Christopher Schulze, a PhD student in Olefeldt’s group, knows Taiga Plains peatlands well. He’s spent the past four years doing field work up north, fending off clouds of mosquitoes, lugging 12-volt batteries to and fro the eddy covariance towers which monitor carbon emissions from the soil and, occasionally, lying on the cushions of moss that blanket much peatland terrain.

Christopher Schulze takes a break for a rest on the eddy covariance tower. Photo by David Olefeldt.

His research explores how the region’s frequent wildfires upset the carbon balance of peatlands.

“In 2019 we had a unique opportunity to put up eddy covariance systems very quickly after a wildfire,” Schulze said. “We saw the wildfire very close to a site we had already established in the past. It was a perfect opportunity, because no one so far has measured the carbon dioxide exchange in these ecosystems directly after wildfire.”

The research team also compared information from the 2019 wildfire with measurements taken from the site of a 2007 peatland wildfire.

Looking over the data from both fires, Schulze says the long-term consequences from these events look severe.

“Over roughly 15 years, these peatlands will emit almost the same amount of carbon dioxide after the wildfire as they do in the actual wildfire,” Schulze said. “This is not the case for forests which become sinks for carbon dioxide already in the first few years after a fire, for example.”

Christopher Schulze and Erik Umbach remove a core sample from the peatland. Photo by Lauren Thompson.

Schulze thinks that the reason emissions continue for so long after the fire is that peatland ecosystems recover slowly. Carbon-sequestering vegetation crawls back to life in the nutrient-poor soil. The result is forest fires that may dump double — or more than double — the amount of greenhouse gases into the atmosphere.

Protecting peatlands from industry requires strong arguments

Getting to the point where humans no longer disturb peatlands will require diplomacy, according to Olefeldt.

“The economic gains that industry receives through mining or oil and gas extraction in Canada’s peatlands are so great that even if you put a carbon price on them, that is not going to in itself deter further development of these resources,” he said. “You need to use other arguments as well: contiguous areas or boreal landscape for animals and biodiversity, and traditional use of peatlands. Those are, in my mind, stronger arguments for conservation than the carbon side of it.”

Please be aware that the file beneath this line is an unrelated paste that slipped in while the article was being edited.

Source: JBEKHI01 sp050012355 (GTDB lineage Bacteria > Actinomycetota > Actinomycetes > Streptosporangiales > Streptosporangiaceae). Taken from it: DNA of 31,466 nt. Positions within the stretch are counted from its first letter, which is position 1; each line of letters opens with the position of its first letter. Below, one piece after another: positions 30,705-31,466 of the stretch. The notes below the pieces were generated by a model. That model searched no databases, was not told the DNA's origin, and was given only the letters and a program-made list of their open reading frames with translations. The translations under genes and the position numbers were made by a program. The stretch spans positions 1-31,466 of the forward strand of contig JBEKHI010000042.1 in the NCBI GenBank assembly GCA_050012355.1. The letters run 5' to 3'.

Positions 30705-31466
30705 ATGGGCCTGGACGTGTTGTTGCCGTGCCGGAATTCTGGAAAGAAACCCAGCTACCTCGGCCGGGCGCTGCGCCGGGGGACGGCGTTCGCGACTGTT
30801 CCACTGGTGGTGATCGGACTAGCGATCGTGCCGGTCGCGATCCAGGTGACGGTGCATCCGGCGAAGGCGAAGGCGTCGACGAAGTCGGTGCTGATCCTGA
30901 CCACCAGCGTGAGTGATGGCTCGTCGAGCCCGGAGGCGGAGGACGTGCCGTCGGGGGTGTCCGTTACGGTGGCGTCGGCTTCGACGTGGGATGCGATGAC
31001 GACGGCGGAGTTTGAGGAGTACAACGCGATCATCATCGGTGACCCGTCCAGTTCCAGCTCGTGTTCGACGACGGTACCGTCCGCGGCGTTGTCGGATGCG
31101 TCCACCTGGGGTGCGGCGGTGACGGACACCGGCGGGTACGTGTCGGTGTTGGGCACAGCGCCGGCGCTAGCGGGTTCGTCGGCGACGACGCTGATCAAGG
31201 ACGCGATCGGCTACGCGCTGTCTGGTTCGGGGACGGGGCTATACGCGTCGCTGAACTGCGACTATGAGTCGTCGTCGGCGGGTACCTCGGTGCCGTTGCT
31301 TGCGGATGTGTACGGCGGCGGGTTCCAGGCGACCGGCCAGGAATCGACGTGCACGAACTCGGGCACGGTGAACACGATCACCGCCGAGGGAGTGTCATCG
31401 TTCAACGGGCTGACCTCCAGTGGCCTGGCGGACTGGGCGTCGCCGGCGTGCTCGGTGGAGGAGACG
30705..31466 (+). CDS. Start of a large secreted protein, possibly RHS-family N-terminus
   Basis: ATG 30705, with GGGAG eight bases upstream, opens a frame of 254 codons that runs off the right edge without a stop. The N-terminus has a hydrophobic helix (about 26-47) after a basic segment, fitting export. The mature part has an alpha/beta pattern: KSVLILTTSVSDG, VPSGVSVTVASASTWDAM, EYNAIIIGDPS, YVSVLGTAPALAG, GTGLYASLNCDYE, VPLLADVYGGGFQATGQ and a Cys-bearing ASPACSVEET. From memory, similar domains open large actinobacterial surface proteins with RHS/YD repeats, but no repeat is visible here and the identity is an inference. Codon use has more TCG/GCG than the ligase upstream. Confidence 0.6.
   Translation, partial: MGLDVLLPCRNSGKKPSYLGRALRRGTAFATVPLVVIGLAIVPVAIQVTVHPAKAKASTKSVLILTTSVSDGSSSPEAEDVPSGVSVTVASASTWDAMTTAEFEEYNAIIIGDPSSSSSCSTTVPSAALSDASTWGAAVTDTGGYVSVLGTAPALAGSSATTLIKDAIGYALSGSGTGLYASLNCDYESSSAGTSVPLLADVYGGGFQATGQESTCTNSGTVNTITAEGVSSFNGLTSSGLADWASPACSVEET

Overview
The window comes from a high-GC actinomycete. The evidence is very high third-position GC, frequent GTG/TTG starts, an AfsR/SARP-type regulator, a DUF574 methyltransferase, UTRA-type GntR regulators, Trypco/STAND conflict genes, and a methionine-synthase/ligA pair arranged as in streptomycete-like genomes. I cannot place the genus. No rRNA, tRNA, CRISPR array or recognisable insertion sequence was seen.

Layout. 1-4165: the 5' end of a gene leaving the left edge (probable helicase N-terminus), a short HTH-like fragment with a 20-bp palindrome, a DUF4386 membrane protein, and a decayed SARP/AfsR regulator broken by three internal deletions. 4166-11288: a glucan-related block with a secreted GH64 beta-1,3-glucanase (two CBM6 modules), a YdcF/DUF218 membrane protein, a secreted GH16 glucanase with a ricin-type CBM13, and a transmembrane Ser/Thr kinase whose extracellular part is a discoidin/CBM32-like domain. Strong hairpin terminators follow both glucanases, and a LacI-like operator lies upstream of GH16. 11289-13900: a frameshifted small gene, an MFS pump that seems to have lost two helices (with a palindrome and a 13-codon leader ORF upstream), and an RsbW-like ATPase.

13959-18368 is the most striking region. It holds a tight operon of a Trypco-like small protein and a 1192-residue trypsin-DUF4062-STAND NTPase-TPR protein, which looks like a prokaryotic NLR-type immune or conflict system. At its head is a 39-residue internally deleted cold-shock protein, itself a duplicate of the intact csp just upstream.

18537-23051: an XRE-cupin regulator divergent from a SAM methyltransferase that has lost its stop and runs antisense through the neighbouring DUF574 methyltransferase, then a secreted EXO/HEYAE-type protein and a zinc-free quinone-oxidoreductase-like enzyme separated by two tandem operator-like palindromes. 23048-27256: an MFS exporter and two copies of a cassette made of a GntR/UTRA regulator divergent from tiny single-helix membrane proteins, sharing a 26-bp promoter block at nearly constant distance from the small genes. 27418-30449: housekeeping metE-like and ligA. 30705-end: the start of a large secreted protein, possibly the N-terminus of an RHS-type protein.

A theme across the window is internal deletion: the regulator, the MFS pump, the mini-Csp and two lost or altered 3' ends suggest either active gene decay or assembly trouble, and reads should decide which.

That’s one reason why Olefeldt has been collaborating with the Dene Tha’ First Nation, who want to establish an Indigenous protected conservation area around Mbehcho lake in northern Alberta.

“They have concerns about water quality, which is harmed when peatlands get disturbed, and for the fish living in the water, and about their continued ability to hunt. They want to make sure their landscape can sustain populations of caribou and moose going forward. These questions fit in very well with research I’ve already been doing in the area,” Olefeldt said.

Next up for the research team is to begin investigating emissions from fens, peatlands which are notoriously difficult to study because they are so waterlogged. Fens account for 20 to 30 per cent of the peatland landscape in the Taiga Plains, and Olefeldt expects they may be a source of high methane emissions.

“We’ve saved these for last because they’re so hard to study,” Olefeldt said. “But it’s time to bite the bullet. The more we know about these landscapes, the better we understand the full scale of Canada’s contributions to climate change.”

David Olefeldt is a member of the Sustainability Council’s Affiliate Network. Christopher Schulze participated in the Sustainability Scholars program.



University of Alberta — Sustainability

Meet the students and academics who are discovering solutions to our climate and sustainability challenges. Writing from Edmonton-Amiskwacîwâskahikan, Canada.